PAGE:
A lot of fun in this one. As the title of the short states, there's Pretzels and there's Apocalypse. The set up is a busy street and a homeless man chanting away. Two archangels watch. And a truck is moving.
People of course. Or its full of bombs. Or its got some kind of destiny. Evil or Holy? That's your job to decide. So head over to the Finish the Story Contest and write your ending!
Cheers all, and thanks to @f3nix for another great prompt!
Apocalypse and Pretzels
Early in the morning, in the bitey air of an unripe April, fine pearls of rain drew averted trajectories, trying to prolong their run towards the ground. The morning sunlight slipped through them, caressing their lopsided dances.
A freshly baked pretzel perfume mingled with the acrid, yet familiar note of wet tarmac. Similar to the inviting singing of a mermaid, that fragrant smelling trail traveled for blocks coming from who knows where, bringing the illusion of a tasty breakfast at hand.
On Madison, the sound of a distant pneumatic hammer, disinterested in that diaphanous moment of peace, reminded the city of its daily duties. The need to renew the infinite interweaving of order and chaos, the human sap of a monotonous and, at the same time, different becoming.
An old beggar was taking shelter from the drizzle under the entrance of the Met Breuer.
He seemed to come out of nowhere and, in a sense, gave the idea of having been there forever. The shabby headgear with ear-muffs could barely contain the explosion of white hair, gathered in damp, frayed cords due to the persistent drops of aerosol. The festive and bizarre trichological chaos reigning on his head only sharpened the contrast with the fixedness of his gaze, veiled by a cataract under the crusty eyelashes. Forearms and hands rested parallel, laying on a small and unusual pink plastic banquet that seemed to have been recovered from an abandoned nursery.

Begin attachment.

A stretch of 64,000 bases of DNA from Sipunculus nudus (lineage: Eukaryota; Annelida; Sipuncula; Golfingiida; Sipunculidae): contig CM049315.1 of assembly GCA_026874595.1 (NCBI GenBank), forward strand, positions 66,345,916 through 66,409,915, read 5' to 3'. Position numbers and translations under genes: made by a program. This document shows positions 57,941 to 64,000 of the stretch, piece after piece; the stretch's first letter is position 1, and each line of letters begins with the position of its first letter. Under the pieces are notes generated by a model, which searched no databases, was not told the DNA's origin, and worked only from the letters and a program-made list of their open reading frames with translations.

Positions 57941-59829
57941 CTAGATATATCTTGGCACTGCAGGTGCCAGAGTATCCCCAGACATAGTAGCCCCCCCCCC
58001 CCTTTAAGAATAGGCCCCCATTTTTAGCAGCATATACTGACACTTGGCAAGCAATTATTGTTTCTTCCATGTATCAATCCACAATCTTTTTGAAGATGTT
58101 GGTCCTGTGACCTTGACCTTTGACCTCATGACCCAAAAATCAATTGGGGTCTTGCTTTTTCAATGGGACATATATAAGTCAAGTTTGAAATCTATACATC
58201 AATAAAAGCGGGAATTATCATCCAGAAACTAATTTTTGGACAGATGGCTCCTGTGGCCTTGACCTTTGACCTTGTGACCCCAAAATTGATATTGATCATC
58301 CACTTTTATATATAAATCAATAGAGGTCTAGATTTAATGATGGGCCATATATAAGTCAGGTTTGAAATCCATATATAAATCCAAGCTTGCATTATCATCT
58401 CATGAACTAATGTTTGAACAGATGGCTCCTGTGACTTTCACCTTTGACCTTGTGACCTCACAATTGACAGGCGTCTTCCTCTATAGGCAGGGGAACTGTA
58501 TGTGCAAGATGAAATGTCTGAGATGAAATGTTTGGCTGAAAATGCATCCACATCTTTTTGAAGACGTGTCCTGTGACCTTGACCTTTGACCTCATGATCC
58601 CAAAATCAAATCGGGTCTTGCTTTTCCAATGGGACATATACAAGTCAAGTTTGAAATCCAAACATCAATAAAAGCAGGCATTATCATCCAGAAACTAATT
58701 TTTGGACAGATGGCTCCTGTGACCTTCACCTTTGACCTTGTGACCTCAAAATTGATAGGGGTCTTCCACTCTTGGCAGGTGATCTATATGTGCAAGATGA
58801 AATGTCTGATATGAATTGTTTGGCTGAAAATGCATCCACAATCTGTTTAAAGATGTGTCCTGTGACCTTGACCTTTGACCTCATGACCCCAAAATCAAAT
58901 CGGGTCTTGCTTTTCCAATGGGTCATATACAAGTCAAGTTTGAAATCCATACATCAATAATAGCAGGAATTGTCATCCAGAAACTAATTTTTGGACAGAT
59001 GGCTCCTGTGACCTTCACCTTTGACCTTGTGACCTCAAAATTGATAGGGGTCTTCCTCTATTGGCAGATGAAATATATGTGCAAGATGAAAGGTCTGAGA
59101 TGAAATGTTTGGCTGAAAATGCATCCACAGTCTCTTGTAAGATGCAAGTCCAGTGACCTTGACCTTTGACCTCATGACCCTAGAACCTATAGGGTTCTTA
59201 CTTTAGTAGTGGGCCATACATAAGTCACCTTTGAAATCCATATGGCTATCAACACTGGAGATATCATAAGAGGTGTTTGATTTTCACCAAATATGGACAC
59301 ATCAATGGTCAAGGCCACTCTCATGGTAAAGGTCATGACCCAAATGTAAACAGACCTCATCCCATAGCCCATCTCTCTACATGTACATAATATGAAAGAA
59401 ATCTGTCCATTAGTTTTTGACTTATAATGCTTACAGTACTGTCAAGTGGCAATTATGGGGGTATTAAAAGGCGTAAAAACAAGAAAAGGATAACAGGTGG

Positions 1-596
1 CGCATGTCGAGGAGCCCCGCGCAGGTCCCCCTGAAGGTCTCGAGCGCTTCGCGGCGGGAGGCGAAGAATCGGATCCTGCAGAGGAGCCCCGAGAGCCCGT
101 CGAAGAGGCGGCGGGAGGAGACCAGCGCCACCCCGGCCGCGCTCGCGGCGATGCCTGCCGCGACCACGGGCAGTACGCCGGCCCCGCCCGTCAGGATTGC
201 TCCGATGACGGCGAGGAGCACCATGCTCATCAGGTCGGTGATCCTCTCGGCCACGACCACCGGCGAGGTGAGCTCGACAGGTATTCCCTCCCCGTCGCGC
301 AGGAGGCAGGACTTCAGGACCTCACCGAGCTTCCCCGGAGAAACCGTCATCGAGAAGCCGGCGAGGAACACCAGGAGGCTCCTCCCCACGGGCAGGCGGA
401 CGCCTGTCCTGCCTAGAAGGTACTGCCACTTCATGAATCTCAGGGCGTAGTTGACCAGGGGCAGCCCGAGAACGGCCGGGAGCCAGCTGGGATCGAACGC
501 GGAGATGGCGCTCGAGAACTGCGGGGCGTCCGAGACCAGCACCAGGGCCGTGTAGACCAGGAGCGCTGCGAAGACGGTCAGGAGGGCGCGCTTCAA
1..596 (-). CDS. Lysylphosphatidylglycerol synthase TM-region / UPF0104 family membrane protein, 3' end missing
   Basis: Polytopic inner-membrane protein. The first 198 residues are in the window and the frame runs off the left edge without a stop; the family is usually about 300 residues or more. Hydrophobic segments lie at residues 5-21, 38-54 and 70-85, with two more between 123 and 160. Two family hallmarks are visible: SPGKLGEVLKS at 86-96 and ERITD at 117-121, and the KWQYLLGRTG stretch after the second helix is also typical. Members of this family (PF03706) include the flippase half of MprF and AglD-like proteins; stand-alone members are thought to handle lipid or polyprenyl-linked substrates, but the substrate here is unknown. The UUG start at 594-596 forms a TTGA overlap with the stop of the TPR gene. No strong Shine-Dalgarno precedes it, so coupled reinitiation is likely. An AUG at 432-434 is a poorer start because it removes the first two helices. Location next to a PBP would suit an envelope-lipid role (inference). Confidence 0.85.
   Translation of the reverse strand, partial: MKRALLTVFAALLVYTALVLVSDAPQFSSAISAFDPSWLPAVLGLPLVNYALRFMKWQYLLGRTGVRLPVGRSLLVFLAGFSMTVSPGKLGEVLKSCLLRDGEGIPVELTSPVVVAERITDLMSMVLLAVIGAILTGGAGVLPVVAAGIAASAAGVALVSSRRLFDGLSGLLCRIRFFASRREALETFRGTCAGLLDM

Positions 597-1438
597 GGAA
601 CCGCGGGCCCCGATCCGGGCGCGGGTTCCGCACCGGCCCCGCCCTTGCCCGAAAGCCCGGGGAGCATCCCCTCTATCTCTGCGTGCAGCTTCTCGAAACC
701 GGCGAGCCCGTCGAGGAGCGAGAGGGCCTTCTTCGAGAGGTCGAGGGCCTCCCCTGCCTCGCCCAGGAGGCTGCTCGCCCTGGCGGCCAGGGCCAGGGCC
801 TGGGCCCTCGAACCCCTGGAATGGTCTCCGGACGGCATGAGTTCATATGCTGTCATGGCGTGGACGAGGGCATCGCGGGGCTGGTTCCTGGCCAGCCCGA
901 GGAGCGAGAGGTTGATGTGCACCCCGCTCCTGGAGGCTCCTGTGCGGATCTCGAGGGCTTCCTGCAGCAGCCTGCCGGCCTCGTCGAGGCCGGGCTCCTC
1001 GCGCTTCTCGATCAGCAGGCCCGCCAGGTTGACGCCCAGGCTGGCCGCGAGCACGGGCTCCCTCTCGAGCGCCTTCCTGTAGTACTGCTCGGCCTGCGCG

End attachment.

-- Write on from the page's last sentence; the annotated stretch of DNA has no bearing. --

In front of him, carefully lying on the small pink table, he placed a typical cardboard square. Strangely enough, where a message of help was supposed to be found, not even a "everything helps" decorated the miserable panel which, laconic and brash together, was left naked to look at the sidewalk.
None of the hasty passers-by would have ever bothered to look down at the bizarre old man but, if someone had stopped for a while, perhaps he would have noticed that his open lips uttered a constant chant, a whisper of elusive and continuous vibrations.
"Now the distortion around him has become almost visible, how much do you think it could go on?". In truth, for several hours what had happened under the gray shed had captured the growing interest of two luminescent figures, on the other side of the road. From time to time, they exchanged positions to steal each other the best view. Their feet seemed to slip soft like fog on the cold sidewalk.
"Learn about silence once and for all, Duth. Would it make sense to even just hazard a guess in front of this.. thing?".
"But how is it possible for a human to perform the Chant, or to just gather.."
"And instead, if you bothered to listen, you would have noticed that this supposed human has just added the sixth voice," the archangel interrupted him, punctuating the words as he tried to separate red pomegranate grains from their peel.